The opening of the mill and the fanfare around it is the lynch pin to this episode. The image that Charley projects of the endlessly strong, beautiful, polished black woman is crucial to the success of her mill. It’s fascinating to watch people’s reaction to that image — particularly Darla, who is overwhelmed by her new responsibilities as an assistant. After she spills coffee on herself, Charley allows Darla to go into the barracks that she’s converted into an apartment of sorts to pick something else to wear. After all, it isn’t just Charley’s flawless image that’s important to the mill, but also that of her family and the people who work for her. Darla quietly marvels at Charley’s clothes. At one point, she takes her hair down and places a delicate black dress against her body, admiring herself in the mirror. Ralph Angel bristles when he later sees Darla in the dress. “You’re working for her and now you’re wearing her clothes,” he says. He softens moments later and compliments Darla, but it’s clear he has issues with the way she admires Charley.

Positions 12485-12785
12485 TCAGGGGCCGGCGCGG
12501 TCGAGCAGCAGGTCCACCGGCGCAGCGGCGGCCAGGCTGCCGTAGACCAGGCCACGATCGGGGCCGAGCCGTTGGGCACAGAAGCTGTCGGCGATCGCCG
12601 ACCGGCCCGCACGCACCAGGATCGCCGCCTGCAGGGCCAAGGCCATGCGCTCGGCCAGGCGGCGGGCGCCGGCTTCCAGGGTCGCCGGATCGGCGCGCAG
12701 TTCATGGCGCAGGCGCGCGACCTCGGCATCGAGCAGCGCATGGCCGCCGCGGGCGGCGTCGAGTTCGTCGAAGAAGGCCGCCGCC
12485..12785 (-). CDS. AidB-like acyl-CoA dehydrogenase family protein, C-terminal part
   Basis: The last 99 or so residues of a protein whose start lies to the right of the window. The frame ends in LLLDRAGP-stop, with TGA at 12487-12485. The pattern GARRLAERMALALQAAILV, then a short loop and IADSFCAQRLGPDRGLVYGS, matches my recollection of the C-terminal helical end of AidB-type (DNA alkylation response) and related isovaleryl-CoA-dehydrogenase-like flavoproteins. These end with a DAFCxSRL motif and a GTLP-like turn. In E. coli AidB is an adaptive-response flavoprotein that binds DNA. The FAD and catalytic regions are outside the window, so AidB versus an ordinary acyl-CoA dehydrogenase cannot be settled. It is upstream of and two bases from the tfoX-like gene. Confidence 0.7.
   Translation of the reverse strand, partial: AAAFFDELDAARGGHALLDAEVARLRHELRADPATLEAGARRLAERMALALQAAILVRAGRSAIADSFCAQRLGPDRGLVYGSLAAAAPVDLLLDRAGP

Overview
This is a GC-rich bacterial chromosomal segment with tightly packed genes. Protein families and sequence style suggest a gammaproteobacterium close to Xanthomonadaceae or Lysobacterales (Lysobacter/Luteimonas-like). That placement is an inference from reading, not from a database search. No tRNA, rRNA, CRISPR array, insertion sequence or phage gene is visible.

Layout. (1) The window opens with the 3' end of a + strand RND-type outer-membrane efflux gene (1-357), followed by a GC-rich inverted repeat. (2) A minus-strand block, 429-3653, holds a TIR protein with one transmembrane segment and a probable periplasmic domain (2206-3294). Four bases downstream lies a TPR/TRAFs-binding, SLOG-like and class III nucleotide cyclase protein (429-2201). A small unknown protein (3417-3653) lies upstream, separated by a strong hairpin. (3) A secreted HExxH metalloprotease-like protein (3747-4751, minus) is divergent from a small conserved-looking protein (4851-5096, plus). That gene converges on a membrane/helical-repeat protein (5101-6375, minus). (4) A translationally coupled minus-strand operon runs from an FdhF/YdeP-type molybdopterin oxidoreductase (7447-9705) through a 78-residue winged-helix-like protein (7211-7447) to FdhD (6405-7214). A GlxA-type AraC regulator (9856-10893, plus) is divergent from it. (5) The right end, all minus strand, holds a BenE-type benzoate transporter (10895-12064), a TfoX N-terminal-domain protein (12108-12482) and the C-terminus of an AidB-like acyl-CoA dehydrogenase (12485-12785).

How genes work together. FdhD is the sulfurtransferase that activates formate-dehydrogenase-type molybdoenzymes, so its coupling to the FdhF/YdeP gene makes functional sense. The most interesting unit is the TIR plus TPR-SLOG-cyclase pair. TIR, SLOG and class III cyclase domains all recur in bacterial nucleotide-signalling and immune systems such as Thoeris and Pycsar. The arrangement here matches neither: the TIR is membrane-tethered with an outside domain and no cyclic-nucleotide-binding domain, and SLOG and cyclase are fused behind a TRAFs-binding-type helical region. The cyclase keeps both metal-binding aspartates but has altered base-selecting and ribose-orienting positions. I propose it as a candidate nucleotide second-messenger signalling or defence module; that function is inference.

Whether someone finds Charley’s presentation of herself inauthentic or enviable, it is undeniable that the pursuit of perfection can be a sort of armor for black women. In the New York Times, Jenna Wortham highlights how Beyoncé’s calculated online and public selves protect her in a way that also applies to Charley: “The Beyoncé we follow seems to live and breathe, and provokes a real emotional reaction. It’s an illusion that feels intimate and real, a hologram self for us to interact with that, in theory, provides the actual Beyoncé space to exist away from our prying eyes.” But perfection has its limits, especially for someone as burdened with expectations as Charley. As is repeated throughout the episode, she’s the first black woman to own a mill in the state of Louisiana. This isn’t just about her, but also the community she represents; she’s carrying on Ernest Bordelon’s legacy. One of the most trenchant aspects of this burden strikes at the heart of Charley’s image when she has to handle a reporter, Ben Harrison (Josh Ventura), who’s sent to cover the opening of the mill. What Charley hopes will be a celebratory piece that adheres to her party line about her father’s legacy quickly becomes something far more dangerous as Ben sees beyond the image Charley projects.